A few years back, we wrote a speech for a client who asked us to explore the concept of “stealing shamelessly.” As Chief Operating Officer of a global organization, he wanted to encourage employees to feel free to take good ideas from one part of the world and apply them elsewhere. This organization rewarded the originality of ideas, which fostered a culture that embraced creativity, but discouraged information sharing.
We loved the concept of what this speech could accomplish. We thought it was unique, fun and edgy, so we wrote a stump speech that this client could deliver on multiple occasions to various internal audiences. The speech worked. It achieved what the client wanted. After several months on the stump, employees embraced the concept of not having to be the author of an idea. This approach enabled their people to open borders, learn from colleagues, and welcome good ideas for the benefit of the entire company. The importing and exporting of ideas had begun!
That concept works well at a global organization where everyone is focused on the same goal. Employees are united around the brand. They share in the rewards when that company succeeds. But it made us think … does this concept work as effectively in our industry? In communications, can we “steal shamelessly” others’ creative ideas?
We certainly can’t lift someone else’s words. That’s plagiarism. There are also etiquette issues. After all, we shouldn’t re-Pin without giving credit to the original Pinner. We shouldn’t take a screen shot of someone else’s photo on Instagram and post it as our own. In the world of communications, our commodity is ideas. So how does this concept of stealing shamelessly play out in our space?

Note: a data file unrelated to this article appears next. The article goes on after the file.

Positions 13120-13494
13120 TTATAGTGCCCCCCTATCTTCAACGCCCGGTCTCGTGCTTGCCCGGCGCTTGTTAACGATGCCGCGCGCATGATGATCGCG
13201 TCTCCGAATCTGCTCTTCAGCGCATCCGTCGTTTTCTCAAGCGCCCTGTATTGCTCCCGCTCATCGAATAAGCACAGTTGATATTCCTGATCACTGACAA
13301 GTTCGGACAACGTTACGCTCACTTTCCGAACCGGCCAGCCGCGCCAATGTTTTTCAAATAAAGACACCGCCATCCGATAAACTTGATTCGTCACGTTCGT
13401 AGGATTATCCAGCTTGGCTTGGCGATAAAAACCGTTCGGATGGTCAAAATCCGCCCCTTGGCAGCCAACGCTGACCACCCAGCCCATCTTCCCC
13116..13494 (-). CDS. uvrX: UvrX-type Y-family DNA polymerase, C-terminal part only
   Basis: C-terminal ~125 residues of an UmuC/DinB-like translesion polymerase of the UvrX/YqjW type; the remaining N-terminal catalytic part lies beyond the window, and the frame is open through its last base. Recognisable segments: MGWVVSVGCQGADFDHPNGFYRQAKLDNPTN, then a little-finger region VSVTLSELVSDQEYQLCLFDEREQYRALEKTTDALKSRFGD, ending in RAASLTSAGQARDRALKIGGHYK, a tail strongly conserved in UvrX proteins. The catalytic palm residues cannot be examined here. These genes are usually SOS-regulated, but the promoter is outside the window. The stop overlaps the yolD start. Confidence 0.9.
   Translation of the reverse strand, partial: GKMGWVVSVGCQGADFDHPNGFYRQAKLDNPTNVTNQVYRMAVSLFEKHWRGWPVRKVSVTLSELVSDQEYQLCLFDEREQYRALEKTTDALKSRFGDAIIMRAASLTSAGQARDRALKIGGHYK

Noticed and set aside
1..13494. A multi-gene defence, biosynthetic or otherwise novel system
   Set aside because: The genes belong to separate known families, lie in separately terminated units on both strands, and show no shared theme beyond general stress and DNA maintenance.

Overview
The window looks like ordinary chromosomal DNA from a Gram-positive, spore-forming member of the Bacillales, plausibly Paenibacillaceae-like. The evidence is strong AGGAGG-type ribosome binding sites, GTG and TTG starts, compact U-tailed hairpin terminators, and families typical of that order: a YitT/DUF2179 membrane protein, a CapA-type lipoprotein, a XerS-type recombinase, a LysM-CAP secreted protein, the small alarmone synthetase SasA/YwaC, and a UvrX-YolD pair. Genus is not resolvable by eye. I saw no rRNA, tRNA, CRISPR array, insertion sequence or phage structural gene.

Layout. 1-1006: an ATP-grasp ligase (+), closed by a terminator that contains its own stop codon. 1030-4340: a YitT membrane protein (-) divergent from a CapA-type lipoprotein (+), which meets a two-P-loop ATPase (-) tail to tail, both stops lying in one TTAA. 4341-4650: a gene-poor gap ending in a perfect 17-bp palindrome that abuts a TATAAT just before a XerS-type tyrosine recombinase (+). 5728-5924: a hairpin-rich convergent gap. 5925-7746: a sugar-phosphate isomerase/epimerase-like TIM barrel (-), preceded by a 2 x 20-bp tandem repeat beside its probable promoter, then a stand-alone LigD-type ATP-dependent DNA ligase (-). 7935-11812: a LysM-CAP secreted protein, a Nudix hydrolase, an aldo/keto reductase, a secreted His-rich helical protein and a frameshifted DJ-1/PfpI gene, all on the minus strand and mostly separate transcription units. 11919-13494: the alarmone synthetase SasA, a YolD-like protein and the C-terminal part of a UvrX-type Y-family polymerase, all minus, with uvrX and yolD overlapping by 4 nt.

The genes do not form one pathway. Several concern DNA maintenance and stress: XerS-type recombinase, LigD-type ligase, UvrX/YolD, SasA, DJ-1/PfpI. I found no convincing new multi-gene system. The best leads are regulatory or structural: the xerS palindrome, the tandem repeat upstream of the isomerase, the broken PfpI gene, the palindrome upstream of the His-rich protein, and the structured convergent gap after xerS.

Give Credit Where Credit is Due
I love sharing. My parents would tell you, I never had trouble learning that concept as a child. And it has carried through in how we behave at Winning Presence. When we refer to someone else’s ideas, we give those people full credit. For instance, a decade ago, I met a great internal communications specialist from a firm called CRA, Inc. Their organization had developed an interesting approach to strategic communications planning, and I thought it worked. Today, while we have developed our own unique planning approach at Winning Presence, we definitely refer back to what we have learned from others in the industry on the topic. But we always give credit. I another example, I really love some of the Facebook posts from the people at Honest Tea and Everyday Health. Both often share inspirational quotes, which offers me a great start to the day. Occasionally I repost and, when I do, I will give an open “thank you” to those companies for what they shared and inspired.
I think both of these are examples of transparency and integrity, so here the concept of “stealing shamelessly” might work if it were re-termed, “sharing shamelessly.”
An Inadvertent Message
Last year, my son created a blog about gaming. In it, he reviews games and answers questions. One day we were searching for some information on one of his favorite games, and came across a website with a video tutorial of how to play a certain level. I thought it was really creative, and I suggested to my son that he do something similar. He said, “I can’t do that! Someone already did it.” While I wasn’t suggesting that he copy the same video, my nine year-old son found fault with even the notion that he would lift something that someone else had created. I love that ethic and moral compass.
Funny enough, though, I see it sometimes in our business. I have seen colleagues present other’s ideas as their own. It might be due to lack of ability or confidence. It might be a lack of ethics. But in our industry, it illustrates a lack of creativity. When you’re looking for someone to help you through a crisis, a speech, or an internal communications plan, creativity seems the fee for entry. It’s where our effectiveness starts and ends.
So I came to the conclusion that stealing shamelessly in the context of communications does have some element of shame.